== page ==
If recent research at the University of Rochester in New York is as good as advertised, metallocene resin production could be as easy as BEZD.
That's BEZD as in bis (ethoxyboratabenzene) zirconium dichloride, a modified metallocene catalyst capable of producing alpha olefins at pressures and temperatures much lower than those required by standard metallocene catalysts.
Standard metallocenes using aluminum or nickel catalysts require temperatures of 400§-500§ F and pressures of 100-200 atmospheres. BEZD can produce equal results at one atmosphere of pressure and temperatures only slightly higher than room temperature, according to UR scientists.
The alpha olefins produced by BEZD also are shorter and more easily modified than the long ethylene polymers produced by traditional metallocenes, scientists said.
BEZD research at the university was led by Guillermo Bazan, an associate chemistry professor who was the primary author of a recent BEZD article published in the Journal of the American Chemical Society. Bazan was assisted by graduate students Jonathan Rogers and Caroline Sperry.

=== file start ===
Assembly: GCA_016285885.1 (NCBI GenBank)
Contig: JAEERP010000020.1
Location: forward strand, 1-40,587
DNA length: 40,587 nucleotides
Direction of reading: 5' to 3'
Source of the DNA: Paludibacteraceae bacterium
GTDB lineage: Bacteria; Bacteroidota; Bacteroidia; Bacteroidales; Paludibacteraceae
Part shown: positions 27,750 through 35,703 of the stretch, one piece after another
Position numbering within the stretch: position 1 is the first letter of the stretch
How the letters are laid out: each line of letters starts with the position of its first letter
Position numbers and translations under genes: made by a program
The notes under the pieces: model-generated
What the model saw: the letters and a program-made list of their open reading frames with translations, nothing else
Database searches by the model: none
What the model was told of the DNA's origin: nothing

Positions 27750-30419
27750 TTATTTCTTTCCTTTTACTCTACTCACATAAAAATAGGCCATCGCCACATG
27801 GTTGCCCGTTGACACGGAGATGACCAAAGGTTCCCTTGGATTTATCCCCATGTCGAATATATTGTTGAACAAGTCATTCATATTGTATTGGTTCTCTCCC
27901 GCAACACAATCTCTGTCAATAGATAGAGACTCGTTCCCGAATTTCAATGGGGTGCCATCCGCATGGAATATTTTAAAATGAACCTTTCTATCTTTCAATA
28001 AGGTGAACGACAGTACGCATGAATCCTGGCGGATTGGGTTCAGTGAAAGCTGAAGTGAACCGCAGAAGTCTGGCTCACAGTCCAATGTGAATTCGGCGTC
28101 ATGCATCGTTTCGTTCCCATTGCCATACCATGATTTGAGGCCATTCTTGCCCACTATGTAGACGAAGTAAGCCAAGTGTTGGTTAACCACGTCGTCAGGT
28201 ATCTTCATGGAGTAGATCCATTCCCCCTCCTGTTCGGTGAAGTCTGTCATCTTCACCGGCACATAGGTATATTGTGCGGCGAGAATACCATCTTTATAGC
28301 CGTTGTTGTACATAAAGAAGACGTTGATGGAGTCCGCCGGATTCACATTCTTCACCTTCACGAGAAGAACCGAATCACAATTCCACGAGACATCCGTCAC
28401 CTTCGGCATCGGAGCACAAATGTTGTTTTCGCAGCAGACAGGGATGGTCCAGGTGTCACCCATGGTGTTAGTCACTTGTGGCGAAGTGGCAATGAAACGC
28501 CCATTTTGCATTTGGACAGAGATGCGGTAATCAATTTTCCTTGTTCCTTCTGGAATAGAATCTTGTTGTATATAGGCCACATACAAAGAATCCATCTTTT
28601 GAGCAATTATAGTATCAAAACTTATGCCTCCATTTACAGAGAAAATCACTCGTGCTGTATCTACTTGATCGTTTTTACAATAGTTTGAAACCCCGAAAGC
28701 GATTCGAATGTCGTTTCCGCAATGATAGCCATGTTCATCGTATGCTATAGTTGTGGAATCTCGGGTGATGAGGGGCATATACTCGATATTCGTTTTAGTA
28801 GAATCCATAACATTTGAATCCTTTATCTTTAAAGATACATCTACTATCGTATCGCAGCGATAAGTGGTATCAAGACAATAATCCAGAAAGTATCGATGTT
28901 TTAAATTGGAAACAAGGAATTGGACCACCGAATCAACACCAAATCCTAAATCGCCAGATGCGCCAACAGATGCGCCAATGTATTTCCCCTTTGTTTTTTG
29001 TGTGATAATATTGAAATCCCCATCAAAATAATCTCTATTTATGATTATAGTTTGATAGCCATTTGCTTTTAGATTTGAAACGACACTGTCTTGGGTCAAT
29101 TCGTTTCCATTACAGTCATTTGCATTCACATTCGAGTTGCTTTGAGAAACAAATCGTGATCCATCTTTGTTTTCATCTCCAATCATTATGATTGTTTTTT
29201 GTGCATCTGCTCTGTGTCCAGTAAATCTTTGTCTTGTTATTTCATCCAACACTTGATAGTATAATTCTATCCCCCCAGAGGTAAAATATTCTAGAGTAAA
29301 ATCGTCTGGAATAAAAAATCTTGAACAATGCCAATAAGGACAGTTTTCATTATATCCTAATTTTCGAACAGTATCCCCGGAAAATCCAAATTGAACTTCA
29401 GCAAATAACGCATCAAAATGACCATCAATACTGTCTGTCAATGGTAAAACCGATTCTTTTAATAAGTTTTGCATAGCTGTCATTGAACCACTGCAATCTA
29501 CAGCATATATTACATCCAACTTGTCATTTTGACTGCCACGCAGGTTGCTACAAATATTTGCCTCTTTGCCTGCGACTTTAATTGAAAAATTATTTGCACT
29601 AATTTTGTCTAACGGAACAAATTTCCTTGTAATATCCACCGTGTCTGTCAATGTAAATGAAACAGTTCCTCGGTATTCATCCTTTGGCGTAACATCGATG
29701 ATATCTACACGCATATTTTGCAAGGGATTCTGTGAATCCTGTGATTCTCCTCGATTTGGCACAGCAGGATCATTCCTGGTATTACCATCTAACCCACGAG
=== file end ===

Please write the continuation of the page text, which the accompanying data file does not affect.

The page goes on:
``By tweaking the existing metallocene material, we can go from polymers to nonselective materials to very selective alpha olefins,'' Bazan said in an Oct. 21 telephone interview from Rochester. ``From an intellectual standpoint, that's an important thing.''
The new catalyst can be used in producing metallocene-based polyethylenes and polypropylenes, materials that offer superior qualities compared with standard resins, but that have been slowed commercially by higher costs and processing difficulties.
Bazan said the process already has attracted interest from several major petrochemical companies. Researchers now will work to reduce the costs of the process to make it practical for large-scale applications.
``If a company is interested in building reactors without having to go under harsh conditions in temperatures and atmospheres, this process might be a commercial and financial benefit,'' Bazan said.
BEZD also could find uses as a precursor for detergents, synthetic lubricants and octane enhancers.
Rick Kemp, a senior research scientist with Union Carbide Corp., described UR's BEZD research as ``a spectacularly interesting finding.''
``The new catalyst appears to yield products that are virtually 100 percent pure, a trait that's increasingly desirable in industry,'' Kemp said in a statement.